Monday, 27 September 2021

Bremen, Bremerhaven and Hamburg.

Visit And Explorer The Three Best Cities In Germany


Hamburg is one of Germany’s most exciting cities. It has a fascinating World War Two legacy, memorialised by the bombed-out remains of the Church of St. Nicholas.

It is also famous for  Reeperbahn, one of the liveliest areas to enjoy a drink in the evening. Enjoy a cocktail, coffee or a meal at Bidges & Son, where they serve a subtle vegan menu, subtle in that they don’t tell you it’s vegan. They also sell t-shirts and hoodies made from bamboo and fair trade organic cotton.


Bremerhaven was founded in 1827, and by all accounts, is a small city with only 113,000 inhabitants (any place in Germany with more than 100,000 residents counts as a city).

READ ALSO: Hotel review: Atlantic Hotel Sail City, Bremerhaven, Germany

Bremerhaven’s “Big Church” 

From Hamburg airport, we took an electric minivan to our hotel located on Bremerhaven’s, Atlantic Hotel Sail City, which has pledged to “take the green path” with a focus on sustainability and reducing plastic waste – and they have beehives!

The harbour is a delightful spot to take a stroll, past dinky lighthouses overlooking the River Weser and old-fashioned sailing boats dotted along the waterway.

I went for a run along the harbour early one morning, accompanied only by the sound of my footsteps and the occasional friendly passerby – it was so peaceful. This was ideal time to admire the stunning neo-gothic church known affectionately by the locals as the “Big Church”, just across the main road from the harbour. The church has an ornate green copper roof typical of many old German churches.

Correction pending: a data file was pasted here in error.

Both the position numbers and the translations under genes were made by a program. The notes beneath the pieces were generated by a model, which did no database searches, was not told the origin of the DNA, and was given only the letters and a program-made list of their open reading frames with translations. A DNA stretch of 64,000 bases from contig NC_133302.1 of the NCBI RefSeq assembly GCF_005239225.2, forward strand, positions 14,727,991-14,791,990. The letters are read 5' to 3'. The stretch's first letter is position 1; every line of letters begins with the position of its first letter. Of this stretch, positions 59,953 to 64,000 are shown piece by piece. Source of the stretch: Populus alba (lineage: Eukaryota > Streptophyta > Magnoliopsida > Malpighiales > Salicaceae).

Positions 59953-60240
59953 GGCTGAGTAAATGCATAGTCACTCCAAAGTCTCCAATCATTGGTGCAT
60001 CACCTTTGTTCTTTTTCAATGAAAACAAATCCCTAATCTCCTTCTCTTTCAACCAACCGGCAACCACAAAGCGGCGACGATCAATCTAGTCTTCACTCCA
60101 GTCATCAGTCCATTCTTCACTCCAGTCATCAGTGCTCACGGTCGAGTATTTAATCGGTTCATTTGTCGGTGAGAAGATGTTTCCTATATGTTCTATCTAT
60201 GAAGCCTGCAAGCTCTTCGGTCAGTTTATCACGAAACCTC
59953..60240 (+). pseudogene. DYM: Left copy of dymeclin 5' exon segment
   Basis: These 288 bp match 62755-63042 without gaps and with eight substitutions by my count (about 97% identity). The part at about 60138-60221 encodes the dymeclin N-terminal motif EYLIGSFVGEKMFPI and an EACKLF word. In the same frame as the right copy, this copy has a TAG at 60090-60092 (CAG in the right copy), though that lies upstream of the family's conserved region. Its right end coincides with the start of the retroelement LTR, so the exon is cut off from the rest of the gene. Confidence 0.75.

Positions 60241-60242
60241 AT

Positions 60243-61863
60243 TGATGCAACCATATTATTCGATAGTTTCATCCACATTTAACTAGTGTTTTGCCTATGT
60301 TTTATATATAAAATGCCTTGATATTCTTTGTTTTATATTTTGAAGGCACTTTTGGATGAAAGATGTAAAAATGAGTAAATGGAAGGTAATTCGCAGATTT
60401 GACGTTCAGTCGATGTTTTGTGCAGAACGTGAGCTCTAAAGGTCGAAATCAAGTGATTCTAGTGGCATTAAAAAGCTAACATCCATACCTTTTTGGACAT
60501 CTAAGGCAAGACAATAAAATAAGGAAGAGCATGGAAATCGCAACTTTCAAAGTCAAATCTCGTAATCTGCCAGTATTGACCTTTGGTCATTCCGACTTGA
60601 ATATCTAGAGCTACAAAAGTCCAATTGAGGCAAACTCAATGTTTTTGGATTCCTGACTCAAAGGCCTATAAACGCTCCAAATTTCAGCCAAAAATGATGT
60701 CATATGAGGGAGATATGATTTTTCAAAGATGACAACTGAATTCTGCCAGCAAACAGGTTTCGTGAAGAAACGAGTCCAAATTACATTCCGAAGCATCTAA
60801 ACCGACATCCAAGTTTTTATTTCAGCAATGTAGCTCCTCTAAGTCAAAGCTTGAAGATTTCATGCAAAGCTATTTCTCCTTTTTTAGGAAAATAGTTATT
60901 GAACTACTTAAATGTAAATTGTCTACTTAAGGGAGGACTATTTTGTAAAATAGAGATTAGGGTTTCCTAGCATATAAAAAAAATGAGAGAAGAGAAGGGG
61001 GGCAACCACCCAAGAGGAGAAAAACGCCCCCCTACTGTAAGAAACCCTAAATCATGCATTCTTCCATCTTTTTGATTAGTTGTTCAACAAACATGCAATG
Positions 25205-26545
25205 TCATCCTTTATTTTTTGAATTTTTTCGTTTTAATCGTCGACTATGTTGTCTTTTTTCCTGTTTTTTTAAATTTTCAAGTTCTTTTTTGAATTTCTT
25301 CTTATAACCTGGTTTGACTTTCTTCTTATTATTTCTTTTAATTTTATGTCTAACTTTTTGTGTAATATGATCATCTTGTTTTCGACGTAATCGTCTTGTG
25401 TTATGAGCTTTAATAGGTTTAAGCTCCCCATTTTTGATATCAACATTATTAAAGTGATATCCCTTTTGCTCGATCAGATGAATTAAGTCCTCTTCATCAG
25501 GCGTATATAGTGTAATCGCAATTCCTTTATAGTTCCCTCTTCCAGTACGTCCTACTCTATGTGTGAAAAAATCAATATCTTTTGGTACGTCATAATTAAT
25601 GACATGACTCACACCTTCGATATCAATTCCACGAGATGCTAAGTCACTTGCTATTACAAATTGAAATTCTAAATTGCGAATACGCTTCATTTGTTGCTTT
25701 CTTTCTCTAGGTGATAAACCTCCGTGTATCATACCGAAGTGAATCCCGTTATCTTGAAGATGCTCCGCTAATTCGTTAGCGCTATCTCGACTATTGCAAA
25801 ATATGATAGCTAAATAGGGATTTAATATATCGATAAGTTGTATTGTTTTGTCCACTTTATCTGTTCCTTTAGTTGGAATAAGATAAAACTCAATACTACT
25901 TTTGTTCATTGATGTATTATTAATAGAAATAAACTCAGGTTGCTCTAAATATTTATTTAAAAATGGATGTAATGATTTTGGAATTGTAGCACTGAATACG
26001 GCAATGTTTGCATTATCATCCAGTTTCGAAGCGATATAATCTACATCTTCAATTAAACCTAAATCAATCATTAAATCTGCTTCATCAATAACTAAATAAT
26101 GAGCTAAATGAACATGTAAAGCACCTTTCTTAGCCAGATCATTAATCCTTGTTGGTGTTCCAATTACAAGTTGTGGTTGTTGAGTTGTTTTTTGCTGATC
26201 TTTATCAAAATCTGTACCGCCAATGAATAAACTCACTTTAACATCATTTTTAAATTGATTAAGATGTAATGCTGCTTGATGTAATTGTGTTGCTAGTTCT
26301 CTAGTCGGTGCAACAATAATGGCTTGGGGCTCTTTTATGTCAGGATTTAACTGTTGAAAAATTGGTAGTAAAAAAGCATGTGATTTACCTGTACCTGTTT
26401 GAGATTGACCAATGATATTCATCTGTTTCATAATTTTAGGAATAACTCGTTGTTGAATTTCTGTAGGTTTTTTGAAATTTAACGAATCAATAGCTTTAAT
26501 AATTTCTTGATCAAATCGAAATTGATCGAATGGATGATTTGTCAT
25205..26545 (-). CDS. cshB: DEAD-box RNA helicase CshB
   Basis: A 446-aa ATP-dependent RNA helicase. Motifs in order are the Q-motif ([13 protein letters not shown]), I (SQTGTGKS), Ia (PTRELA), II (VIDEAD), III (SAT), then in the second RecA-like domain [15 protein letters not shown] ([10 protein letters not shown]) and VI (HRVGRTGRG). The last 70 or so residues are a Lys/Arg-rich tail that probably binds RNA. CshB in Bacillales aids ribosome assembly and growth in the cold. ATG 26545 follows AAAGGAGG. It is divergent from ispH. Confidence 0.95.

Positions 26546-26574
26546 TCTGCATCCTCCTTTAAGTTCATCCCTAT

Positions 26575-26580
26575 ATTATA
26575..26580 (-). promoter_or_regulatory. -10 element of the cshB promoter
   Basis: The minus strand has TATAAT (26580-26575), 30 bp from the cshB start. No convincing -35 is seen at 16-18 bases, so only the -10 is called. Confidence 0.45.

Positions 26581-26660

Bremerhaven’s harbour is also home to one of northern Germany’s most popular museums: the Klimahaus, which opened in 2009 and has since had more than 9 million visitors.


Bremen is a 35-minute train ride from Bremerhaven and is the largest city on the River Weser. It is an interesting juxtaposition of a commercial, industrial city with a historic and picturesque centre – the town hall in the market square was built in the 1400s and has UNESCO World Heritage Status.

Bremen also has many green spaces, is pleasingly flat, and has become the third most popular cycling city in Europe behind Amsterdam and Copenhagen. Around 25 per cent of the city’s residents choose cycling as their primary form of transport.

Cycling in Bremen

As a keen leisure cyclist myself, I was looking forward to exploring Bremen by bicycle – we were able to rent our bikes from our hotel, Dorint City Hotel Bremen.

We spent a delightful couple of hours cycling through Bremen’s parks, along the river Weser and through the historic town centre.

Things to look out for in the town centre include the smallest hotel in the world (with just three rooms), the oldest wine cellar in Germany (600 years old) and ornately embellished Secret Street, built by a wealthy coffee merchant.

The vegetable wharf in Bremen 

The city of Bremen yis leading Germany’s efforts in developing urban agriculture. The vegetable wharf (Gemüsewerft), located in one of Bremen’s most disadvantaged quarters, is a 300 square metre space producing vegetables, fruit, herbs and hops, located along the Weser and surrounded by industrial buildings.

Exquisite cuisine at Restaurant Canova Bremen

The socially conscious non-profit employs people who would otherwise struggle to get work, including drug abuse victims and those with psychiatric special needs.

We were able to book a tour of the wharf and learn more about the great work they were doing whilst enjoying a beer in their outdoor bar, surrounded by hops and herbs.

Incidentally, Gemüsewerft supplies their produce to Restaurant Canova Bremen, which serves seasonal, sustainable produce. We enjoyed a delicious meal in this classy restaurant, and the food was sensational.


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